Clearly this is a thorn in my side, but it’s not the cause of my depression.

I have my family to thank for that.

My mother’s mother was in and out of the hospital because of depression, her entire life.  She suffered hundreds of ECT treatments.  Many of these were given at home.  My mother and her sister were tasked with holding their mother down while she convulsed.

My father’s father was paralyzed with depression.  Like me, he tried to outrun it a few times.  His doctor recommended he move to Florida, for the sunshine.  He did better there, except when he was overtaken by bouts of paranoia that precipitated episodes of going on the lam.  He would move my grandmother and himself from one seedy Jewish residential hotel to another, keeping ahead of some imaginary threat.  Eventually my grandmother would manage to put in a call to my father, and he would fly to Miami and somehow catch up with the fugitives.  Getting Grandpa to open the door and let him in was another matter.

There are suicides on both sides of the family.  It’s quite a genetic load.  

No one told me any of this until I was sitting in my bare room during my first hospitalization, trying to make sense out of this enormously intimate and awkward conversation, painfully aware of the fact that I had a roommate who was trying to be respectful of my non-existent privacy.  My father came to visit me just once.  He was too “shook up” seeing me in that condition.  My mother, who is always up for drama no matter what the cause, came every day, for the first two days.  After that it ceased to be exciting.  She is easily bored.

I’m not sure how long I can keep this up.  I don’t want to traumatize my son and my ancient mother.  Even more, I don’t want to leave my Biggess Doggess to suffer who knows what kind of fate.  She’s got failing kidneys and other health issues, despite being a young lass of 2 10/12.  I can’t bear the thought of someone not taking care of her.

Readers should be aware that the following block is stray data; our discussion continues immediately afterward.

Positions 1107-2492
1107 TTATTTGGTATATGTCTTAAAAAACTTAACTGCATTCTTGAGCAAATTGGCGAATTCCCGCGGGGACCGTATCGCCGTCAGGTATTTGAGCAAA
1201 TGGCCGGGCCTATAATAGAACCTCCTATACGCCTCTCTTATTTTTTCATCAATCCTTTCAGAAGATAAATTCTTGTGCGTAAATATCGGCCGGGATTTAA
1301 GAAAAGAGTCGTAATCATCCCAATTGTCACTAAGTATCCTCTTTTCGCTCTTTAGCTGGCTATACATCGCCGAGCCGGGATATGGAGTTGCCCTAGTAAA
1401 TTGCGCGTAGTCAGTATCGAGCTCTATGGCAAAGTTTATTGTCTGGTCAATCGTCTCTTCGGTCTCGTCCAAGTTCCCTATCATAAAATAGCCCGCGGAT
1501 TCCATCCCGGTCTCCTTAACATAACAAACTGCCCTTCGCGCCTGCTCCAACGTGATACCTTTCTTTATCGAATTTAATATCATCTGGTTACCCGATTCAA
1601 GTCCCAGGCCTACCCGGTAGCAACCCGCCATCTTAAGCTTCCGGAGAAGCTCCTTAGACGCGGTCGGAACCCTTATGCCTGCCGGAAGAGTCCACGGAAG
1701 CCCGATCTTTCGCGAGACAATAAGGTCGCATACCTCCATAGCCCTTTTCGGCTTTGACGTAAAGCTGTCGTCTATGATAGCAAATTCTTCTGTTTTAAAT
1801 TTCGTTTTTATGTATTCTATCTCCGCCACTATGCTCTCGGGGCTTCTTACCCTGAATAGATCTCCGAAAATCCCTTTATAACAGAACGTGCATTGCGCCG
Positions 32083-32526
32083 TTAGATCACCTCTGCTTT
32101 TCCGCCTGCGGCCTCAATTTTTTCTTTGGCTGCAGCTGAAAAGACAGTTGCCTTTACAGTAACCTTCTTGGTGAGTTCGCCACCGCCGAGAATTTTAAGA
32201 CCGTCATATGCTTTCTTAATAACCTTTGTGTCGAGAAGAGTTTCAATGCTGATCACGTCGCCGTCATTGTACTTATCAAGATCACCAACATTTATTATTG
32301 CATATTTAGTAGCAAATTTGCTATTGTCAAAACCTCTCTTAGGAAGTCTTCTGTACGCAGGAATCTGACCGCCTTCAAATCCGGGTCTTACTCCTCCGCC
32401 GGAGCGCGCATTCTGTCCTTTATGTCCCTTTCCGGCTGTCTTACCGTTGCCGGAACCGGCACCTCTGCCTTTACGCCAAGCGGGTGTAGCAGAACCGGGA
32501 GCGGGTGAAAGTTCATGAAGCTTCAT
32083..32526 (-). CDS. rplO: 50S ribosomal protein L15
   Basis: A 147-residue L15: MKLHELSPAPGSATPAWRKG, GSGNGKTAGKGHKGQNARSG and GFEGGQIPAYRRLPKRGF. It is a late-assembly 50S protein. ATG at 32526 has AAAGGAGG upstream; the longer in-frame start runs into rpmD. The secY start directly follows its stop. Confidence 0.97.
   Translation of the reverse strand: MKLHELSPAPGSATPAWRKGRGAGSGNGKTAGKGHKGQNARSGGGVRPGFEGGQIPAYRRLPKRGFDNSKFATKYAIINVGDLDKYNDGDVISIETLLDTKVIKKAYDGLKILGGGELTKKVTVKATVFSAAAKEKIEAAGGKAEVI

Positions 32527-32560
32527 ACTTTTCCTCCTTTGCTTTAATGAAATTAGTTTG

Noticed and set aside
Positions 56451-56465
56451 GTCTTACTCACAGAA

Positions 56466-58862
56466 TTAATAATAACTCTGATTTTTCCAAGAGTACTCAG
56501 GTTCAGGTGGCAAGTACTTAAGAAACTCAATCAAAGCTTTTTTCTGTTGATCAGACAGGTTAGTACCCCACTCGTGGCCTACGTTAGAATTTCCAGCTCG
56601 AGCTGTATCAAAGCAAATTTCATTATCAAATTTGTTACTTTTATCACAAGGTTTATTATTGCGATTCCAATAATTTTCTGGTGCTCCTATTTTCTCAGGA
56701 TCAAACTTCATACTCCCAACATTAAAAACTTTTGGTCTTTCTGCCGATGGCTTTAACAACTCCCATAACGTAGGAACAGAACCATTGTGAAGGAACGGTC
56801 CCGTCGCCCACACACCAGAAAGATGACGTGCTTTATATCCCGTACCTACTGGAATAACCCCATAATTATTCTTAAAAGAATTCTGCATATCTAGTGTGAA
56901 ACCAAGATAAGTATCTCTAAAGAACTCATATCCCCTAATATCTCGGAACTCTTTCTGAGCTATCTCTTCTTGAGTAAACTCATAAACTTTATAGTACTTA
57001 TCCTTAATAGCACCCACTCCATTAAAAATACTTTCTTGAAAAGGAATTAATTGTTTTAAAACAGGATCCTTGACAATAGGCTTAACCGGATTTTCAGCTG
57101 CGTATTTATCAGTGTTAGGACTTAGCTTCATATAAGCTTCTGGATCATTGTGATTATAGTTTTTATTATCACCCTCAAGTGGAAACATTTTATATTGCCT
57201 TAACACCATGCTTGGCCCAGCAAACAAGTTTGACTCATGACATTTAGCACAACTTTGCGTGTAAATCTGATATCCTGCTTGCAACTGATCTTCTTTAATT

I guess I’m not ready to die yet.  I still have what to live for, even if it’s not a love for life itself.  Even if I have outlived most of my purpose.  I wonder what will happen.

Eighth Night

The ultimate night of Hanukkah, in the year 5777 from Creation.

And the ultimate night of the civil year 2016.

And the beginning of Yom Rishon, or First Day, that always begins after the sun sets on the Holy Shabbat.

Time to be doing.  Time to be getting up and going! 

I think about my life in the past.  I was always getting up and going, doing, and doing even more!  I was never satisfied with “good enough.”  It had to be perfect.  Everything had to be perfect.  No such thing as “good enough.”

Being sick is pure torment.  I forget all the time why it is that I’m not at work.  I jump up and head for the phone, gonna get some work happening around here, can’t be that hard…OUCH!  Who broke my fucking arm?  WHOA, what happened to my neck???  And somebody’s stabbing me in the heart….what the fuck is going on here?  Why can’t I just go the fuck to work like a normal human being?

Take away my ability to do meaningful work, and you take away my self-worth.  I have a hard time feeling like I’m worth a rat’s ass even on a good day, when I’ve gone in and saved lives…but when I’m stuck on the sidelines, I may as well be dead.  

It would be a lot easier if I could tell from one day to the next, how I am going to feel.  If I knew, for instance, that every Tuesday would be an OK day, that I would go to the bathroom like a mensch, and my shoulders wouldn’t cause me to squeak every time I reached for something, and my brain would not be either fogged over from depression or reeling with the electrical overload from mania…if I could count on every Tuesday being a good day, then it would be possible to get a volunteer gig for Tuesdays.  A volunteer thing would do wonders for my heart and mind.

Too bad I don’t have any good Tuesdays!  Or Wednesdays, Thursdays, etc.

I hate to whine.  I know some people are going to actually read this, and probably will go, oh, fer krissake will you stop whining and get on with it!

I feel the same way.